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Research & Commentary: The Lack of Quality Alternatives for School-Closure Students

September 5, 2017

Fewer Than Half of Closure Students End Up In Higher-Performing Schools

The Center for Research on Education Outcomes (CREDO) at Stanford University released an important report in late August 2017 titled Lights Off: Practice and Impact of Closing Low-Performing Schools. It “systematically [examines the] closure of low-performing public schools in both the charter and traditional public-school sectors.”

In this report, CREDO analysts studied more than 1,200 district and 300 charter schools in 26 states between the 2006–07 and 2012–13 school years, making it the most thorough study on the topic to date.

The researchers found the schools that closed were trending downward in reading and math achievement, which led to lower enrollment. However, only 48 percent of the students in closed charter schools and 45 percent of students in closed district students ended up in a school performing better or similar to the school they attended previously; 15 percent of those students found themselves enrolled in schools that performed even worse than the closed school.

The study also determined low-performing schools that had a larger percentage of black and/or Hispanic students were more likely to be closed than low-performing schools with a lower percentage of black and/or Hispanic students.

“A higher share of displaced charter students ended up in better school settings than did [traditional public school] closure students, compatible with the stronger capabilities of parents of charter school students in maneuvering school choices,” the study’s authors wrote. “The chance for superior placement among students who left in the year before school closure was somewhat higher, implying some advantage for early departure given limited seats available in better local schools. Some students who did not land well in the first one or two years after closure attended a better school in the next year. However, the dominant pattern was for the schools that students attended in the second and third years following closure to mirror the quality of their schools in the previous year. The pattern possibly reflected families’ preference for stability over improved quality in their choice of schools or the realistic constraint of the options for quality alternatives. These findings resonate with a widely held concern that there is a shortage of better options for students displaced by school closures.” (Emphasis added.)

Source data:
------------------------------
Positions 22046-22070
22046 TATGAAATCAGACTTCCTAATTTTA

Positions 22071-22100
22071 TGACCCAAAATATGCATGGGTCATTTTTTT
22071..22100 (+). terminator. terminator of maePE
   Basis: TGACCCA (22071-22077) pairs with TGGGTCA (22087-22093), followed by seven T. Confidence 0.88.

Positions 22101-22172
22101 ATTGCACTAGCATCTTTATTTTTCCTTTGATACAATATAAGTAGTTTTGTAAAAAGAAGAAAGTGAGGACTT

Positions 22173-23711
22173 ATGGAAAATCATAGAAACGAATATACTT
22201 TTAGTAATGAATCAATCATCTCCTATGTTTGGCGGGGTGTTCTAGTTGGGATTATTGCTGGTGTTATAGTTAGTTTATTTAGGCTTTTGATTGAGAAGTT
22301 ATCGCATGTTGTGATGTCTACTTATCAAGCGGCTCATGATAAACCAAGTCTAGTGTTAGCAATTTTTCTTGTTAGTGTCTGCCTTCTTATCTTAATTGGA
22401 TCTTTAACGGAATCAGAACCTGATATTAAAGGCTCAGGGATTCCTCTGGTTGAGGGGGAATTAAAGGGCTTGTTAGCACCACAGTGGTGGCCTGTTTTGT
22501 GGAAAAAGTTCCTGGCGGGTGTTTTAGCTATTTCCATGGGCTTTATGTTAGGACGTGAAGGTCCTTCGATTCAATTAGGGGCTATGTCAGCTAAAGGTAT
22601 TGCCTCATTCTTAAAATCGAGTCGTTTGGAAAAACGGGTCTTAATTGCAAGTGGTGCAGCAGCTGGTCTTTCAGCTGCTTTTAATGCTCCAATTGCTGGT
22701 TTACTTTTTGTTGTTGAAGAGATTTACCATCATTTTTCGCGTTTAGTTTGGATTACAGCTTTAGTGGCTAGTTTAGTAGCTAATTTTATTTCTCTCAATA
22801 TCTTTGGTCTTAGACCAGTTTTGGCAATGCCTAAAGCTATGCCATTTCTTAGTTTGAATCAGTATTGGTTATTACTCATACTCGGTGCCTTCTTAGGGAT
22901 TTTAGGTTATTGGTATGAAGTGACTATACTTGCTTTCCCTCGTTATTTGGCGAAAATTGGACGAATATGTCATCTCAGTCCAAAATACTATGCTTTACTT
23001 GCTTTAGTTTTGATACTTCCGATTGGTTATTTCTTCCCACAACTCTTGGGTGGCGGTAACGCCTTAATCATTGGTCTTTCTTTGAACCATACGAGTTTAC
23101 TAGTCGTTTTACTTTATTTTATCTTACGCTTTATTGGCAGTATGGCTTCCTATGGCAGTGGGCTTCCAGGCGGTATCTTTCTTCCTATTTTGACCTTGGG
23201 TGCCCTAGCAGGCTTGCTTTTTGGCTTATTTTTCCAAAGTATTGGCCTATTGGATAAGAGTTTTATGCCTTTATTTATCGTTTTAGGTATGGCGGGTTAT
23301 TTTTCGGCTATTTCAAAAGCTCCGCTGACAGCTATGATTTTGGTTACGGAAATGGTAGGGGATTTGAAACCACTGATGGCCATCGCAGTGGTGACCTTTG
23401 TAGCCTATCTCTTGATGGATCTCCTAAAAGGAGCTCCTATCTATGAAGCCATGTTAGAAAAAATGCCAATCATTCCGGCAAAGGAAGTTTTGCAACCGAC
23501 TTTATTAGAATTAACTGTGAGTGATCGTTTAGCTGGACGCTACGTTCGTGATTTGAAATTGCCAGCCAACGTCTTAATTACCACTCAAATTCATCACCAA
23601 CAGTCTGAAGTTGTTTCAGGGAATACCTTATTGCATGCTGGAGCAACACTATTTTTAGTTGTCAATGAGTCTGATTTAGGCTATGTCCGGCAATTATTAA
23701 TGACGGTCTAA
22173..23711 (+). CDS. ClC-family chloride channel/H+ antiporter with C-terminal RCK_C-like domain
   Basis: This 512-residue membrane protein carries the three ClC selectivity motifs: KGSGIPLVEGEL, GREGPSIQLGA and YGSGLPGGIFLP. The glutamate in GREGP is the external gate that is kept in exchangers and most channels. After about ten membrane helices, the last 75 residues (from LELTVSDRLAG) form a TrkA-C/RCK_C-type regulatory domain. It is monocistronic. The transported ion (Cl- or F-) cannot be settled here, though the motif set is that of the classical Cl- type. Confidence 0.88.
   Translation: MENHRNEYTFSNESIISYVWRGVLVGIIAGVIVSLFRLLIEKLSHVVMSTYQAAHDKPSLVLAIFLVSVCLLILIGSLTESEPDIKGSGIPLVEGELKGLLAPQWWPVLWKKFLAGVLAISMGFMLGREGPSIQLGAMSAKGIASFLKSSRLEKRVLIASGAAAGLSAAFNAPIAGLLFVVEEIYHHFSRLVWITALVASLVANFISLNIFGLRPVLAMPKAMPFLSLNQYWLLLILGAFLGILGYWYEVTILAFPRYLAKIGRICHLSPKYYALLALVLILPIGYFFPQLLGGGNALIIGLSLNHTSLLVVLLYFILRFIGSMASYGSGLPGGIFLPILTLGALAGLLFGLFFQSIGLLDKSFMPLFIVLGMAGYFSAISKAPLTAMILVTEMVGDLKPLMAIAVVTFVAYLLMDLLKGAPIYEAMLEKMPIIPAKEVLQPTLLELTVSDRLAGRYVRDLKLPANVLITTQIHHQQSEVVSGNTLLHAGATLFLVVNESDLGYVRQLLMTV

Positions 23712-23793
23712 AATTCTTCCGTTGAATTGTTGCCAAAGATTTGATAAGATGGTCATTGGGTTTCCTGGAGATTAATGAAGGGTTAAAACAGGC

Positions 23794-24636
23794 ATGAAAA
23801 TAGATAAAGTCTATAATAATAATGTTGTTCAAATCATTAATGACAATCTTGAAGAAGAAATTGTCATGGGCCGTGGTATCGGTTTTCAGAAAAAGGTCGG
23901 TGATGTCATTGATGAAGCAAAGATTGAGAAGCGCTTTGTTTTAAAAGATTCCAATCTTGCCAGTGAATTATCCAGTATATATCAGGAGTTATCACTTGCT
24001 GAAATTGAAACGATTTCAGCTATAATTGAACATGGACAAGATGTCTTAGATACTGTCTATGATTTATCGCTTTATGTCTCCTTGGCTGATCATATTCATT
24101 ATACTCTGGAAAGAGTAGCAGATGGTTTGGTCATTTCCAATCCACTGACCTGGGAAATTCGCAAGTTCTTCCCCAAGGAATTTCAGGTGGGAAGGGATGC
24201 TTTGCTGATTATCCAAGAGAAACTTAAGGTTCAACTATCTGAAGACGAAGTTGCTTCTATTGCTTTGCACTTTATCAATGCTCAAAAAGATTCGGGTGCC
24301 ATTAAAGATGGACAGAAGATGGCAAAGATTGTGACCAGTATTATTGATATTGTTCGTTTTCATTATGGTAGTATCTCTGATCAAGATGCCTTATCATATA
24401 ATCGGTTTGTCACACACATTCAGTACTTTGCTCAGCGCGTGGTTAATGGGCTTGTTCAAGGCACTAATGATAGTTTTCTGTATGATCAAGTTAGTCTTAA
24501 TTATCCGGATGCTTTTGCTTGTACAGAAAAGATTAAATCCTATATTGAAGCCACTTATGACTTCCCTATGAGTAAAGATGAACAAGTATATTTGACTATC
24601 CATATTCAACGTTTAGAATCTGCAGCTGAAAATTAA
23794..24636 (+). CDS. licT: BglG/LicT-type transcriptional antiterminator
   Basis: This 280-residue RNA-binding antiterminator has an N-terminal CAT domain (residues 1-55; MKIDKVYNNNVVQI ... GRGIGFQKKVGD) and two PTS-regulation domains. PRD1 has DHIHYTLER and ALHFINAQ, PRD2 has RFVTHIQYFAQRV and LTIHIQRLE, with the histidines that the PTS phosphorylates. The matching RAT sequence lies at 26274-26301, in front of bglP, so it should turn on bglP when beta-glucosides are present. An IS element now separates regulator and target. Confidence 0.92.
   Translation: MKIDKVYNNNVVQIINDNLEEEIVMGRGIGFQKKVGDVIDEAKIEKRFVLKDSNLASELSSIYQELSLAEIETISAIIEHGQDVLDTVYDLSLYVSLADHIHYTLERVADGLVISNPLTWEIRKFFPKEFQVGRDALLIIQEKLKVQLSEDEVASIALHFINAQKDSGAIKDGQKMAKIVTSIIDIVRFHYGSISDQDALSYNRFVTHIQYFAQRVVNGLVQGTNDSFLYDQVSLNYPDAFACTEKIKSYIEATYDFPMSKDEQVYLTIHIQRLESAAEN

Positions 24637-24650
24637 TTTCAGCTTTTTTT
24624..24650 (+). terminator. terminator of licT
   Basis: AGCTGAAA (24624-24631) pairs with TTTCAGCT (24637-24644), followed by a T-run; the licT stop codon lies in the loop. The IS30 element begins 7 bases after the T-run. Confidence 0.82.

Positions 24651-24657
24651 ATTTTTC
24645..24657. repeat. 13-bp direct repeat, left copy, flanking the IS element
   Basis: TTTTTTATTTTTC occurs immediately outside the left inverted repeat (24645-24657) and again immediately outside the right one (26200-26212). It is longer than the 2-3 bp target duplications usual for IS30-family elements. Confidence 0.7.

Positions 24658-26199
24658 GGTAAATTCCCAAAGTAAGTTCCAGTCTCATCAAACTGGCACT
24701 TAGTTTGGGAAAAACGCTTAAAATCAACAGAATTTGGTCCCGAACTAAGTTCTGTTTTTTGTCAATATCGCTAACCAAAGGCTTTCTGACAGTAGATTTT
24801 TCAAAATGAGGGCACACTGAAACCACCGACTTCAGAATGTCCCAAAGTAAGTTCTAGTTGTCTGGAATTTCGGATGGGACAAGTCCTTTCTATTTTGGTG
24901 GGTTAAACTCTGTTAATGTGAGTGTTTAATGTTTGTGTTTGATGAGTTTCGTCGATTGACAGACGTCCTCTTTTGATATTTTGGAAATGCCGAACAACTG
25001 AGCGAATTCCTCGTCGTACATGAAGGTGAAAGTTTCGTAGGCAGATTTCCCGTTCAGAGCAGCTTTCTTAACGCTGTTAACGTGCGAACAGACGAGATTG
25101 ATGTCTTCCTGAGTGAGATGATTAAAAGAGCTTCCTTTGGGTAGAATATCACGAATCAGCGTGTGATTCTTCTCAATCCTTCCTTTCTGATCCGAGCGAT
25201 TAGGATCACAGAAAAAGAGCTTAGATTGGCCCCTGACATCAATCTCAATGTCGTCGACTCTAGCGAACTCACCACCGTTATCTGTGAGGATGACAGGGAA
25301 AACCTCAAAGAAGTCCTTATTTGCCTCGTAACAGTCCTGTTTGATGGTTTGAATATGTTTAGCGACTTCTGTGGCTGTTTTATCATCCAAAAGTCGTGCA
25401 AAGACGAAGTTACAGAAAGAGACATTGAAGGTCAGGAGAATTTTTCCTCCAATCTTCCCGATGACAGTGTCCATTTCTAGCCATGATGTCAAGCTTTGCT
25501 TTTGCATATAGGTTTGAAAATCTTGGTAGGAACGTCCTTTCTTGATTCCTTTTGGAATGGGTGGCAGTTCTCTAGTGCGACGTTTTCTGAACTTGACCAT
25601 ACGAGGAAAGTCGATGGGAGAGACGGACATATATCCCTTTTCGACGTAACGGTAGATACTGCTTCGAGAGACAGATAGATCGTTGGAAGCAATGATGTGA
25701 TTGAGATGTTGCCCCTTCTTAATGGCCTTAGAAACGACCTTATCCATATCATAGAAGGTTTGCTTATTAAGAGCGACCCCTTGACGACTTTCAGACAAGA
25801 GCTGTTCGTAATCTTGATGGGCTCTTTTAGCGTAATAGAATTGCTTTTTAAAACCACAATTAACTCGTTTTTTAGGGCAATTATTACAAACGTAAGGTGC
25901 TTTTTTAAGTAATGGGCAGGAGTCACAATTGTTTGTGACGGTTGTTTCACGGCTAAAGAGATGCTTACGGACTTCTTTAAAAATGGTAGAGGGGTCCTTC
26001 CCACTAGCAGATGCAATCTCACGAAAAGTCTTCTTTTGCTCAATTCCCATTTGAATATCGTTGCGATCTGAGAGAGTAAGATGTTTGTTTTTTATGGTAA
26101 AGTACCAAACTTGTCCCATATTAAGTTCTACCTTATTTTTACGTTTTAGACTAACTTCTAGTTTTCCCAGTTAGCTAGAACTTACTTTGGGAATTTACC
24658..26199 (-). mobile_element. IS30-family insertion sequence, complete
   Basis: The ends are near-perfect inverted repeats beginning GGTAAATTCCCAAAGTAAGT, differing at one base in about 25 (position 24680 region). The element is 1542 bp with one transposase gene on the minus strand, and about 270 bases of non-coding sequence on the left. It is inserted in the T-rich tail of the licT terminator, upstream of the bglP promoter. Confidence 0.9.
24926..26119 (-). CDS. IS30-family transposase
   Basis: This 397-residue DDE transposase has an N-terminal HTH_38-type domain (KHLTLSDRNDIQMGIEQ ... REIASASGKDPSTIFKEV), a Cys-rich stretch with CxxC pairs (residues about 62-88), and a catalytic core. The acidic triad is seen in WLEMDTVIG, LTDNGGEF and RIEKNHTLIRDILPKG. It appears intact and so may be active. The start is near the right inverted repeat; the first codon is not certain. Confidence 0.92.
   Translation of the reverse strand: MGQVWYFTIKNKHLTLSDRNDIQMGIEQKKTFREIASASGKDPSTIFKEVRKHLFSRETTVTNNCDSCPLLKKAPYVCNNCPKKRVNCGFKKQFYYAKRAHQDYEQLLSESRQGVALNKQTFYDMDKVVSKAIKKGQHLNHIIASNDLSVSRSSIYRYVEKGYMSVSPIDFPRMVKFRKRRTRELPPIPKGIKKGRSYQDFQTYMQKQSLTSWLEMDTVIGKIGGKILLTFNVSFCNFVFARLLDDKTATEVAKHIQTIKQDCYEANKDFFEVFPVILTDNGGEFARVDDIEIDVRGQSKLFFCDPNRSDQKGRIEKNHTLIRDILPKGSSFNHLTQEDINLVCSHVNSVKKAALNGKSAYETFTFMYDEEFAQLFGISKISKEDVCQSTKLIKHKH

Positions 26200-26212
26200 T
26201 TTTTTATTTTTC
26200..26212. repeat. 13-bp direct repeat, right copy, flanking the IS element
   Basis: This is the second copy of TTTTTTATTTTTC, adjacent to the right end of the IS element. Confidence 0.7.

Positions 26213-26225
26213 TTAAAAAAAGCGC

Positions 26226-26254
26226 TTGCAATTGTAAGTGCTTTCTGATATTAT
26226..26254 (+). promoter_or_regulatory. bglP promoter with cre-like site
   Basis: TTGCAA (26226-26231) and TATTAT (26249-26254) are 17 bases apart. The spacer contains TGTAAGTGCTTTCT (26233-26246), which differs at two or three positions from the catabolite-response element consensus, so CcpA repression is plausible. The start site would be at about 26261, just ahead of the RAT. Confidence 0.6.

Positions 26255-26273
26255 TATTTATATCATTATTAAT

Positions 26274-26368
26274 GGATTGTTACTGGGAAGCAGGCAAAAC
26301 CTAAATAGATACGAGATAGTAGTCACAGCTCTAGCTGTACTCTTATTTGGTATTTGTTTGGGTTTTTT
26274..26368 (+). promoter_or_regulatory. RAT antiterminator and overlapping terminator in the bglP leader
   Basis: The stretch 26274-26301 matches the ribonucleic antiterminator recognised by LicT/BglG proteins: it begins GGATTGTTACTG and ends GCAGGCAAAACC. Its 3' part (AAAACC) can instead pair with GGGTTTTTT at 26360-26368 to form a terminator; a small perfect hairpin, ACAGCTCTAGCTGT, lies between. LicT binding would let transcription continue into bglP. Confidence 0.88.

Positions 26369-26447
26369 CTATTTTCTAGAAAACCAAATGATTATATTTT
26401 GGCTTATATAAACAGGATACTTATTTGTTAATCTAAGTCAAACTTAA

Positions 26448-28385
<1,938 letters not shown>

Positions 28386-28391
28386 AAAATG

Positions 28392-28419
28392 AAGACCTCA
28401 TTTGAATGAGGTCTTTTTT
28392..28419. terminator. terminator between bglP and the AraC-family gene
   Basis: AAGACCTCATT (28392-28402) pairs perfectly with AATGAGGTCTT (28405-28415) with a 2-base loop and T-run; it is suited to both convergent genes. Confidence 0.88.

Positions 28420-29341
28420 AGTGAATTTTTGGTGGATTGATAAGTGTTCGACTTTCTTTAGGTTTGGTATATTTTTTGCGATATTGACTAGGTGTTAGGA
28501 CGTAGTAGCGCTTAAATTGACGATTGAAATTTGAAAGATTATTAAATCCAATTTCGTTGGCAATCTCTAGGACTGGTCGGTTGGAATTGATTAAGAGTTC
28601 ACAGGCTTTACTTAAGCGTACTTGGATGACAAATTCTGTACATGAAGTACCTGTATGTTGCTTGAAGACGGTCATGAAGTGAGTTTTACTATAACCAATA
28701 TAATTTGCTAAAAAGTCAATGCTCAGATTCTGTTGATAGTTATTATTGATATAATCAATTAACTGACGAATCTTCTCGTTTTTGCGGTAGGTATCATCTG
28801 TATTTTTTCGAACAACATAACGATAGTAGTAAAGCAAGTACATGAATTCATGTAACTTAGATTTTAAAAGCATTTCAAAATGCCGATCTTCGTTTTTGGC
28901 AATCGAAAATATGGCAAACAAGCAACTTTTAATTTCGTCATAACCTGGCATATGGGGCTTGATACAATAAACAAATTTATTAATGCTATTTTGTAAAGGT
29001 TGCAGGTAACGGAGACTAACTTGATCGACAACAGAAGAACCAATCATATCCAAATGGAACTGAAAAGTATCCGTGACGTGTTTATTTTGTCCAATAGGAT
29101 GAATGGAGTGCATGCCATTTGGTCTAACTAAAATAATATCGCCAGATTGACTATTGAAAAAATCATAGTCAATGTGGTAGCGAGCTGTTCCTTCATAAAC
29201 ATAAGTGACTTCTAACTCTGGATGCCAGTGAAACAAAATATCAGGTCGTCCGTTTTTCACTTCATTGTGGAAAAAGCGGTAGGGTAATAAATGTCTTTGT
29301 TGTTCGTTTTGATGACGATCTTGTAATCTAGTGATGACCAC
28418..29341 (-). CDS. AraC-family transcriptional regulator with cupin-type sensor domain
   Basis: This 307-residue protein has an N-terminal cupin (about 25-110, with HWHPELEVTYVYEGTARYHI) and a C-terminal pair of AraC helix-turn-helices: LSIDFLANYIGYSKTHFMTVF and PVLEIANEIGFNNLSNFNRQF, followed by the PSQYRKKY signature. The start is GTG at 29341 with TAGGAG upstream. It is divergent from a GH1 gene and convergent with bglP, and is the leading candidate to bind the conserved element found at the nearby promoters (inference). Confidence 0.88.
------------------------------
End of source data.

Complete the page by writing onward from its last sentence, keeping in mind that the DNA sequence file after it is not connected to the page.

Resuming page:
Not surprisingly, the quality of the schools students from closed schools landed in had a significant impact on outcomes. “Closure students who attended better schools,” the report continues, “tended to make greater academic gains than did their peers from not-closed low-performing schools in the same sector, while those ending up in worse or equivalent schools had weaker academic growth than their peers in comparable low-performing settings.”

The study makes clear the dire need for more education options, especially private school choice options, near failing public schools. The overwhelming majority of the available empirical evidence shows private education choice offers families equal access to high-quality schools that meet their widely diverse needs and desires, and, according to the research, it does so at a lower cost, while also benefits public school students.

“The results are not difficult to explain,” said Matthew Ladner of EdChoice. “School choice improves academic outcomes for participants and public schools by allowing students to find the schools that best match their needs and by introducing healthy competition that keeps schools mission-focused. It saves money by eliminating administrative bloat and rewarding good stewardship of resources [and it] breaks down the barriers of residential segregation, drawing students together from diverse communities.”

Closing failing schools will only benefit all closure students if there are many high-quality alternatives nearby. These alternatives are made most easily made available through the creation of a universal education savings account program or voucher programs. Private school choice alternatives give more families a greater opportunity to meet each child’s education needs. When parents are given the opportunity to choose, every school—private, charter, traditional public—must compete and improve, which allows more children to attend a quality school.

The following documents provide more information about school closures and private education choice.

Lights Off: Practice and Impact of Closing Low-Performing Schools
https://www.heartland.org/publications-resources/publications/lights-off-practice-and-impact-of-closing-low-performing-schools
This study from the Center for Research on Education Outcomes at Stanford University systematically examines closure of low-performing public schools in the charter and traditional public-school sectors. The CREDO researchers found the schools being closed were trending downward in reading and math achievement, which led to lower enrollment. Only 48 percent of the students in closed charter schools and 45 percent of students in closed district students ended up in a school performing better or similar to the school they attended previously; 15 percent of those students found themselves enrolled in schools that performed even worse than the closed school. The study also determined low-performing schools that had a larger percentage of black and/or Hispanic students were more likely to be closed than low-performing schools with a lower percentage of black and/or Hispanic students.